Thursday, 17 September 2015

Do you prefer cats to people?

The beauty of Nature never fades : you see elderly people revelling in it. Instead, it is the negative behaviours of people that ultimately wearies us.

How many times has one heard someone say “Frankly, I prefer cats to people”. Such people may be deeply wounded or they may never have understood the basics of how to make relationships work, long term.  It is possible that cats understand this better than some of us?

                             A lesson in constructive, positive behaviour from a cat

No one can be continually abused, negated, ignored, belittled, rejected or unappreciated and stay optimistic forever. Every has their limit. Everything we do has consequences - including not looking into why we are behaving badly towards others. So to avoid ending up preferring cats to people, it is helpful to be able to confront difficult behaviours early on, by attempting to understanding why difficult people behave as they do.

People can be like the seasons - infinitely complex - like weather, changeable. Enduring difficult behaviour can be like battling against an Arctic north wind in driving rain. We need to know how to identify and then handle where this ‘wind’ is coming from, remembering that sometimes, we exhibit these negative behaviours ourselves (we need to maintain a forgiving spirit).

What affects human behaviour?
Poor social skills and poor parenting can affect behaviour. Illness can affect character, as well as age, dementia, accidents, personality disorders, divorce, traumatic shock and addiction. People are subject to genetic, family, gender, political and national characteristics. Holding together a disciplined, moral, compassionate personality in a rampantly secular liberal age is hard work requiring constant self monitoring and examination: such an effort can slip, in any of us. Suddenly coming into a lot of money, winning the Lottery can affect behaviour. Human beings are all vulnerable to flux (constant change).

The Unconscious
We all have basic needs. No one wants to feel unintelligent, lacking prospects, unlovable, unappreciated, completely unskilled, without gifts, or seen as idle. Some people harbour lifelong suppressed wounds from half-informed relatives’ insensitive comments before they were five. Some suffer from an unloving upbringing, insecurities from rivalries at school (which is highly competitive), from imagined vulnerabilities or slights, or even real ones.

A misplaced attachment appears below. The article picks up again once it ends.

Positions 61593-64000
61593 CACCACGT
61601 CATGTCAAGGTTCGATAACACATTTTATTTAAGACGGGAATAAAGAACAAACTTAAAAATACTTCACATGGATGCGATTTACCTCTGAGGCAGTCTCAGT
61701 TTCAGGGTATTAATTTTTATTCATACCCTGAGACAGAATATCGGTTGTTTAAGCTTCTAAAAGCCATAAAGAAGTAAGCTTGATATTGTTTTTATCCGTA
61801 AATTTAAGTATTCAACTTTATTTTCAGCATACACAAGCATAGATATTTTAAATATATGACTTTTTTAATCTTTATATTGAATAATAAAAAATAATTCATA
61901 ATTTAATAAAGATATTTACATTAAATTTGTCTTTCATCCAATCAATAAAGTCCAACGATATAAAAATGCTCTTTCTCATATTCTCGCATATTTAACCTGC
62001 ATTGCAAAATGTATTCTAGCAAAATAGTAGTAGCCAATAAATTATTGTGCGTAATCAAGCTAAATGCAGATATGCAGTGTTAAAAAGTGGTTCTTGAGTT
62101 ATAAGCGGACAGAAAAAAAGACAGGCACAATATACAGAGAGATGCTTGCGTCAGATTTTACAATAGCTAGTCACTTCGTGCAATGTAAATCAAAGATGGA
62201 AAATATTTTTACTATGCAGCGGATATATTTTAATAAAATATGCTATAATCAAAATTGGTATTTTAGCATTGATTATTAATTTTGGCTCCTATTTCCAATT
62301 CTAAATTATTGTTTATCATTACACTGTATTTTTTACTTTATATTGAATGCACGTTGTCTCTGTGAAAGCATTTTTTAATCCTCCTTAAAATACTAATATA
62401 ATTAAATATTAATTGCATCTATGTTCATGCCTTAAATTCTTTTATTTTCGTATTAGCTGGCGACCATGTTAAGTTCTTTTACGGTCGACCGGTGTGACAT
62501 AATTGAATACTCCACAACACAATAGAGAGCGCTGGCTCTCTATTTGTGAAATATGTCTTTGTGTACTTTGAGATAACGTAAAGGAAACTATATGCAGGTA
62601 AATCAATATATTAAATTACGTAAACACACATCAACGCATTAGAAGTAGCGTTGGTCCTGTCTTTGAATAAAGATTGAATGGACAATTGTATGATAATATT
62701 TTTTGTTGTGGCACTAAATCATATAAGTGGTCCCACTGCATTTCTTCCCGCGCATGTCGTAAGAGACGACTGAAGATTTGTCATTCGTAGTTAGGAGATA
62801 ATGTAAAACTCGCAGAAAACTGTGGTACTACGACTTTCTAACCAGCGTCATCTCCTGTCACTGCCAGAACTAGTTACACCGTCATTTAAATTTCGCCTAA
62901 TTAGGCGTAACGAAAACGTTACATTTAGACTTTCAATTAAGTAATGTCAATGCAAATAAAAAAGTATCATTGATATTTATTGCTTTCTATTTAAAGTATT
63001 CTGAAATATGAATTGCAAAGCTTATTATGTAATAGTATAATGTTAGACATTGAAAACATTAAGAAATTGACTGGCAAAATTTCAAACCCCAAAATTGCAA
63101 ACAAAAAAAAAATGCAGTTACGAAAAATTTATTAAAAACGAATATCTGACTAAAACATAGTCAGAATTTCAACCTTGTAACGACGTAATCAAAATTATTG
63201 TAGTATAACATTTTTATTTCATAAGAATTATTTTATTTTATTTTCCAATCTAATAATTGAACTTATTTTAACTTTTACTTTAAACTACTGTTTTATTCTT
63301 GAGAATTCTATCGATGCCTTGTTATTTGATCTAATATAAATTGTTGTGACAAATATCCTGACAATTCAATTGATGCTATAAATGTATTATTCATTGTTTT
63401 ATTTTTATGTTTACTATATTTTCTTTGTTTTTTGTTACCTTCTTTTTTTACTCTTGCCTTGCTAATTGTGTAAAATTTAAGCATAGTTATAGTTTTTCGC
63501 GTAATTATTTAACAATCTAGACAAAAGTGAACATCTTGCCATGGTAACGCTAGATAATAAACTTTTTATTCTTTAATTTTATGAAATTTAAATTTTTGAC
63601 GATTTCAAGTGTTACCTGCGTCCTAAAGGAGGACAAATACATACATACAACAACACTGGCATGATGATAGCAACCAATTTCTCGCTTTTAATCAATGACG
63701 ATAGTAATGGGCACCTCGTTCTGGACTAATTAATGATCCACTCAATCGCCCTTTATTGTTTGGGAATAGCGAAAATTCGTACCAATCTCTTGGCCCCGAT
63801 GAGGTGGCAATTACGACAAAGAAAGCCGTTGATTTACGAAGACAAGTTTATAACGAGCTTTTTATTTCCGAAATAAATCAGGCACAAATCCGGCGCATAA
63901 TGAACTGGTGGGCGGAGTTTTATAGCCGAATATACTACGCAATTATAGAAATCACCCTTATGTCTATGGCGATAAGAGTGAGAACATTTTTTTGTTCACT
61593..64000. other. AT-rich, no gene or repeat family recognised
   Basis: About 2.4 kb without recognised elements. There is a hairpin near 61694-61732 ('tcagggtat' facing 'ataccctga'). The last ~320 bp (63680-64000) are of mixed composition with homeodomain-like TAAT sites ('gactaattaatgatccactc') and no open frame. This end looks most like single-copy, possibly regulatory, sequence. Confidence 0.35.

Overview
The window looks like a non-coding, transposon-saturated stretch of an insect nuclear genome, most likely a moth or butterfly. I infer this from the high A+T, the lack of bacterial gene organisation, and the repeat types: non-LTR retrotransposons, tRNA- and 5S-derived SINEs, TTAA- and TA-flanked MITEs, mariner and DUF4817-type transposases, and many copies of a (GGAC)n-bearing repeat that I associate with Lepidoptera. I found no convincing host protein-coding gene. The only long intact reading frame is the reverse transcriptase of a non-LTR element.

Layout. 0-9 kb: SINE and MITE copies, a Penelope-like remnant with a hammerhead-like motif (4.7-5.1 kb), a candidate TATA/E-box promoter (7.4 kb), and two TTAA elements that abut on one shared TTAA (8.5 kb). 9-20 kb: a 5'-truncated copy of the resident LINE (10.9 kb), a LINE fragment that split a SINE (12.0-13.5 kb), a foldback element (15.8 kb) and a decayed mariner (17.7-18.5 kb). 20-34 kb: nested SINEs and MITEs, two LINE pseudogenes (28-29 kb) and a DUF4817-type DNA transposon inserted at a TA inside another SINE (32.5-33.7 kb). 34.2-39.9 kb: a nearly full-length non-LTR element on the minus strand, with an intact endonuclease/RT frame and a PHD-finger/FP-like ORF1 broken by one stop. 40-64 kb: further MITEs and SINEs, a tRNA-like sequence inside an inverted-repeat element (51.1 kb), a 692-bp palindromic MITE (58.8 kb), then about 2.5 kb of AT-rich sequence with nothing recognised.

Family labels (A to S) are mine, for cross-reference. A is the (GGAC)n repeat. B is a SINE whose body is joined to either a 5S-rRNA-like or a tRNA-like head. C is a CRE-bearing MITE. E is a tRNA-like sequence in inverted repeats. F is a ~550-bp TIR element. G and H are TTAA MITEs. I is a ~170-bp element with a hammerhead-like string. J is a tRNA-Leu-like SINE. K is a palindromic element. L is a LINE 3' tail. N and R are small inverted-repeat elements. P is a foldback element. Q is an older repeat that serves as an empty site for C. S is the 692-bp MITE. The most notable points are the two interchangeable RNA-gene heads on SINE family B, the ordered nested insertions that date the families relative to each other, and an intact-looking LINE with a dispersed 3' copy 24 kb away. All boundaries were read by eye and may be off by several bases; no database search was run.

Some, rightly or wrongly. feel unattractive physically and 'second class' (not realising that beauty can be a real curse). We live in a very competitive and some would say, over- competitive Western world where, we are told, the perfect winner takes all. This is not true. Some people who feel ‘a failure’ at school win in the end, bringing forth success out of hard work, knowledge, kindness and talent. The 'ultimate' prize is heaven - and that is free!

Unconscious feelings can cause difficult behaviours such as arrogance, bullying, dominating or controlling others, complaining, rudeness, aggression and lack of cooperation. Some start forcing their opinions on others, doing life ‘their way’ to prove their ability and capability (lacking flexibility) - not realising that ‘their way’ is difficult for others to negotiate. They may not realise that this alienates others. Then they see themselves as further slighted, creating a vicious cycle. Some have lost all trust in anyone and don’t care how much they damage people.

Making relationships work v destructive behaviours
Some never learned that there is only one set of reactions which make relationships blossom and work - like sun in springtime, or oil in a car.

One cannot combine destructive behaviours like constantly criticising others or taking pride in finding the perceived weak points (unnecessarily) always responding as if the glass is 'half full' and expect positive, long term, social outcomes. This is destructive behaviour. Equally, passive reactions to the positivity in others, downplaying their ideas, not appreciating them, lacking enthusiasm about them will not create good outcomes. Aggression against anyone is like flying a flag saying: 'Momentarily, I despise you'.

The only way to be sure to make relationships work is to maintain active constructive behaviour at all times.

How to handle this?

The first step to handle someone’s difficult behaviours is to analyse them. First, one asks whether this behaviour is motivated by any of the life events listed in the first paragraph above. Then, one asks whether this behaviour is caused by:
  • aggression (including passive aggression) 
  • jealousy or rivalry 
  • by negativity 
  • a complaining spirit - if so what is causing that? 
  • lack of appreciation - if so, is it your fault in any way? 
One does not share this insight with the person. One’s aim is to get them to see it for themself. One focuses on the behaviour, not on perceived fault, or the 'bad' person.
  • One then asks why someone is taking a certain approach (let them think about it) and listens carefully to what they say.
  • When they express themselves, one reflects back to them exactly what they say as one understands it. “I hear you are saying X,Y and Z” and then check this is right. If not, correct it without being judgemental.
This process helps them to come to an insight themselves (possibly deeper and more informed than yours). This enables healing growth.

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